Hey, good morning, guys. Thanks for taking the questions. Maybe we can talk a little bit more about acquisitions more broadly. It seems if yourselves and maybe some of your peers have an idea to maybe make a little bit more of a bet on leisure or resort markets in this next up cycle. So the question is, kind of, is that correct but at what point does an urban opportunity come along? I mean are you willing to even consider those or are there just certain bets on markets or states or segments that you really don't want to make?

John V. Arabia -- President and Chief Executive Officer

Montage Healdsburg is obviously a leisure oriented luxury resort but also has a Group components, smaller group component. I would not take that acquisition as we are solely focused on resort acquisitions. We will continue to look at resort acquisitions. We're a long-term owner, Robert and the team have underwritten urban hotels, Group hotels, etc. And we will continue to.

Right now, resort is favored but that to at some point will change and I think in the not-so-distant future, we will see a recovery in Group and Transient. So we have taken a look at all types of hotels but we are not moving away at all from the desire or the direction of owning long term and I will stay.

Chris Woronka -- Deutsche Bank -- Analyst

Okay, that's helpful. And John, you mentioned earlier that you're seeing a lot more price discipline right now even though occupancy levels are way below -- below 2019 levels in some of your hotels. What do you think is driving that? Is that just a function of different people in different places at the operators or is it a computer kind of learning or how do you explain it?

John V. Arabia -- President and Chief Executive Officer

I think more discipline around the topic, look, even in some of those markets where occupancy is unbelievably low, we've held firm and said we're unlikely to spur incremental demand just dropping rates further. Now keep that into perspective, we have several hotels that yes, have dropped rates, but not as much as we thought would have been the case, given the very low occupancies. In other areas where we see strength in demand, we are being incredibly aggressive in pushing rates, where we can and thus far we are not seeing pushback from the consumer, in fact consumer continues to come, which I think is more evidence of the pent-up demand to travel that I think is going to be robust for quite some time.

Chris Woronka -- Deutsche Bank -- Analyst

Okay, very helpful. Thanks, John.

John V. Arabia -- President and Chief Executive Officer

Thanks, Chris.

Operator

Your next question comes from Michael Bellisario.

John V. Arabia -- President and Chief Executive Officer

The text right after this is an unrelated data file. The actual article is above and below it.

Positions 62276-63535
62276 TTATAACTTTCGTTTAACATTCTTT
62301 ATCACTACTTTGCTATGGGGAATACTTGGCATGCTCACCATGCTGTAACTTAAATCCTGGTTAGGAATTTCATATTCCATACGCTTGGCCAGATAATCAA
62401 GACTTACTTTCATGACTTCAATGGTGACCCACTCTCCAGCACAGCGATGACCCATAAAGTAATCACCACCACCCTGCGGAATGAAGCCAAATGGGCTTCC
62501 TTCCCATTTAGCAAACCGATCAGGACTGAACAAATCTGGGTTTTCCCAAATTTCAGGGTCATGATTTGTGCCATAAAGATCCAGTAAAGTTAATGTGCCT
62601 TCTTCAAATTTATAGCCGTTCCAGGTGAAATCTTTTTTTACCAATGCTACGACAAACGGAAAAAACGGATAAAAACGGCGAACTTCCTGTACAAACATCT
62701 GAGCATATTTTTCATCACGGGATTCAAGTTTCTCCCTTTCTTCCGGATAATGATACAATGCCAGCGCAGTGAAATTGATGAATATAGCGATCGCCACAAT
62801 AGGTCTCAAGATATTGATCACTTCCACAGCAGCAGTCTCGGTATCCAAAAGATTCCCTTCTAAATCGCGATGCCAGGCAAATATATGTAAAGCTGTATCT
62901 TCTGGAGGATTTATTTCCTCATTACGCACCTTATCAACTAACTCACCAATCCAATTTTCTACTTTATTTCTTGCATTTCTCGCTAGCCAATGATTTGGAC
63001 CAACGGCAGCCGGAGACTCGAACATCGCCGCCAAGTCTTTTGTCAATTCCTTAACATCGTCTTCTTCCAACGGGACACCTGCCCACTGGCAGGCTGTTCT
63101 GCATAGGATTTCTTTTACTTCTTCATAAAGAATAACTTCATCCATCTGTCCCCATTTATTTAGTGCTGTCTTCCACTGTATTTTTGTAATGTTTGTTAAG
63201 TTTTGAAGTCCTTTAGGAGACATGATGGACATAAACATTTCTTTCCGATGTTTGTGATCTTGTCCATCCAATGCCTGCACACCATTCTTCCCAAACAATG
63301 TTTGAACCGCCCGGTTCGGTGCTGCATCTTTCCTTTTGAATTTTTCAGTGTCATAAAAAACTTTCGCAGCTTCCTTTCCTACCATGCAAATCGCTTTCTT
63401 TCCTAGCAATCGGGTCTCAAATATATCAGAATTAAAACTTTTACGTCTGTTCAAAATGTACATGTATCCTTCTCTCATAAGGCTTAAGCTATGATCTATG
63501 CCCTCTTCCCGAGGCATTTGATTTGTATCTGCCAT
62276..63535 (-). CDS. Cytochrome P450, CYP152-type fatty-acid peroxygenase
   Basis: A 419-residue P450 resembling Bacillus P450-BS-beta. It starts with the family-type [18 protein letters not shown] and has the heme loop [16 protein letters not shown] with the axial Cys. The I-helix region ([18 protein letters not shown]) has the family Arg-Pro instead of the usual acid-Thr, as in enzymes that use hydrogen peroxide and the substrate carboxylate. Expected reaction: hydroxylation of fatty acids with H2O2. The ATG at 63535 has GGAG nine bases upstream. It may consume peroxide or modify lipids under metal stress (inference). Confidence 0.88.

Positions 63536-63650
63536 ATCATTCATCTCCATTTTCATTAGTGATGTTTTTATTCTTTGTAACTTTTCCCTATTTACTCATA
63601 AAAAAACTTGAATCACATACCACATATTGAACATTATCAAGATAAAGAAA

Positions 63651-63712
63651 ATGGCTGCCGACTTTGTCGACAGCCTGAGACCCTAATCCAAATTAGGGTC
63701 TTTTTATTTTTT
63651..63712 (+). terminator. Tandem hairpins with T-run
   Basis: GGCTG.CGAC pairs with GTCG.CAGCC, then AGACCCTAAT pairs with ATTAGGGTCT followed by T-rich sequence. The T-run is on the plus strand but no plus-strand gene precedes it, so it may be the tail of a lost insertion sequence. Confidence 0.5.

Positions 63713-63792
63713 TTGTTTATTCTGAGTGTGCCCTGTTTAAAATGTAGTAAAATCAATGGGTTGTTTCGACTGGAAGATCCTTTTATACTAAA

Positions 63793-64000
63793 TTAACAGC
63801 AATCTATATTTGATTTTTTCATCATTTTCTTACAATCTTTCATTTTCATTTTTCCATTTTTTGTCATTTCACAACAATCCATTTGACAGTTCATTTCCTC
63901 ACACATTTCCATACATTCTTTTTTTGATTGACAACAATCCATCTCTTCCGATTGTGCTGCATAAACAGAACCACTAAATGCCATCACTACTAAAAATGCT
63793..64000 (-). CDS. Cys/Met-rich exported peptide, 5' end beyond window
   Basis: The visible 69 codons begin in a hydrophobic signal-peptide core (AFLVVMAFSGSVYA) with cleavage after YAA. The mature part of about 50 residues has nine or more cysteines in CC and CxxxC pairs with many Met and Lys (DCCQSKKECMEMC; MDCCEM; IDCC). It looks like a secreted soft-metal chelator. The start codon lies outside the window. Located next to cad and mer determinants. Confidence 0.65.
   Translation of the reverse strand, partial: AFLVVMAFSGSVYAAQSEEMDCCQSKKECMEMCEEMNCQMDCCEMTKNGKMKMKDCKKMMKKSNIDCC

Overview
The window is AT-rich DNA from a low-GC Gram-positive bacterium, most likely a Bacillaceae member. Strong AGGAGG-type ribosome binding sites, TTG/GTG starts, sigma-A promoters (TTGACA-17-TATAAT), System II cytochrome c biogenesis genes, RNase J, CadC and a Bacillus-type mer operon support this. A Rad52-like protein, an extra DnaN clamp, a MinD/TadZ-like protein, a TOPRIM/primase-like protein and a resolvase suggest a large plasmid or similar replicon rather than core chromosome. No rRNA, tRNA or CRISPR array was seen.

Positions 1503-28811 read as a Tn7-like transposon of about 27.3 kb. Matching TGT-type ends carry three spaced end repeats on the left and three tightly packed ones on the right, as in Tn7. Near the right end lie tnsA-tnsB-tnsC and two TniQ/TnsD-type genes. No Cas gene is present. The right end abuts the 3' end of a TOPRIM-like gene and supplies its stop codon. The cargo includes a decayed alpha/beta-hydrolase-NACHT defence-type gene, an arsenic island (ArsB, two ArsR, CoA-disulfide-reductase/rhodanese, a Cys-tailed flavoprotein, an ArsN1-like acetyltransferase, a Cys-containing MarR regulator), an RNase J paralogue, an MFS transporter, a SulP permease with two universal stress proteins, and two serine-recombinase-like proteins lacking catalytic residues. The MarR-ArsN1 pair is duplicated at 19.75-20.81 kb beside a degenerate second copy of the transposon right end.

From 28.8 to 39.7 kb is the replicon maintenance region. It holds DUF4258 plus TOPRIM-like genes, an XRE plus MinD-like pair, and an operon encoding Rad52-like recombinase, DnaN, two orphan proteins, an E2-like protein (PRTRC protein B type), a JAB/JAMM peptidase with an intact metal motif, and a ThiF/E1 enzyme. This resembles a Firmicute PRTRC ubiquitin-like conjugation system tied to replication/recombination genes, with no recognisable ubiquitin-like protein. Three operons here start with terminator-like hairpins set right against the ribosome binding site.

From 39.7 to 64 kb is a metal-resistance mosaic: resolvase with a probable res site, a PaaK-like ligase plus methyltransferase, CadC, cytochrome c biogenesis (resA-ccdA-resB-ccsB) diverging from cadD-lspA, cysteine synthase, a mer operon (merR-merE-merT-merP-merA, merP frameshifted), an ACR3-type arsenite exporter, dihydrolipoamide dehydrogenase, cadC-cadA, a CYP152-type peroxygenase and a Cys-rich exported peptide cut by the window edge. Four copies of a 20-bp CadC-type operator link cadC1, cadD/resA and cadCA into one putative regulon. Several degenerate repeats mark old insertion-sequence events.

Hey, Michael.

Michael Bellisario -- Baird -- Analyst

Good morning, guys. Hey, John. One question, two parts where I just back to Montage. One, can you provide some of your underlying assumptions that you guys made to get to that six to seven yield and thinking ADR occupancy margins, what are you assuming there? And then also on the supply front, what has it been like historically in Sonoma County, if you could quantify and then what does the pipeline look like, if you look out over the next three to five years?

John V. Arabia -- President and Chief Executive Officer

Sure. All right. So underlying assumptions, we will give you everything but effectively the ADR that we are assuming is -- our ADR levels that are already captured and have been captured for years in that market. It is one of the highest ADR markets in the luxury set in the country. And some of those hotels that we believe will go head to head with, have consistently generated ADRs of $11,000 plus, very, very strong transient, very strong weekend, very strong seasonally and into the fall, into crush etc. And also with the number of events that are held in the overall wine region Napa Sonoma drive pretty significant business.

The margins on this type of hotel, I would say just in general, typically in the mid 20s to 30% EBITDA margin level. There is a lot of food and beverage. There is a lot of other income that moves through a hotel like this. So those are the general parameters but I want to make one point abundantly clear that we are not assuming anything that isn't already being done in that market. And given the sense of place, given the Montage name, given the quality of the asset, we feel very comfortable of hitting that over a stabilized basis.

To your question about supply, unfortunately there was a tragedy in the Napa area of Calistoga Ranch being burned down in the glass fire and Meadowood primarily a leisure and group hotel but a formidable group hotel being partially burned down in the glass fire. That has taken out a decent part of supply. Part of that supplies being, we expect Meadowood to -- we have heard that Meadowood will eventually come back. It's unclear about Calistoga and it's being replaced right now by Montage and soon to be completed Four Seasons, Napa. So, I think the market has the ability to absorb those rooms. But honestly I wish we, you know, on weekends and in special weeks, I wish we had a much larger hotel because the amount of turn away demand that we have at Montage Healdsburg is significant. So we feel very good about it, Michael.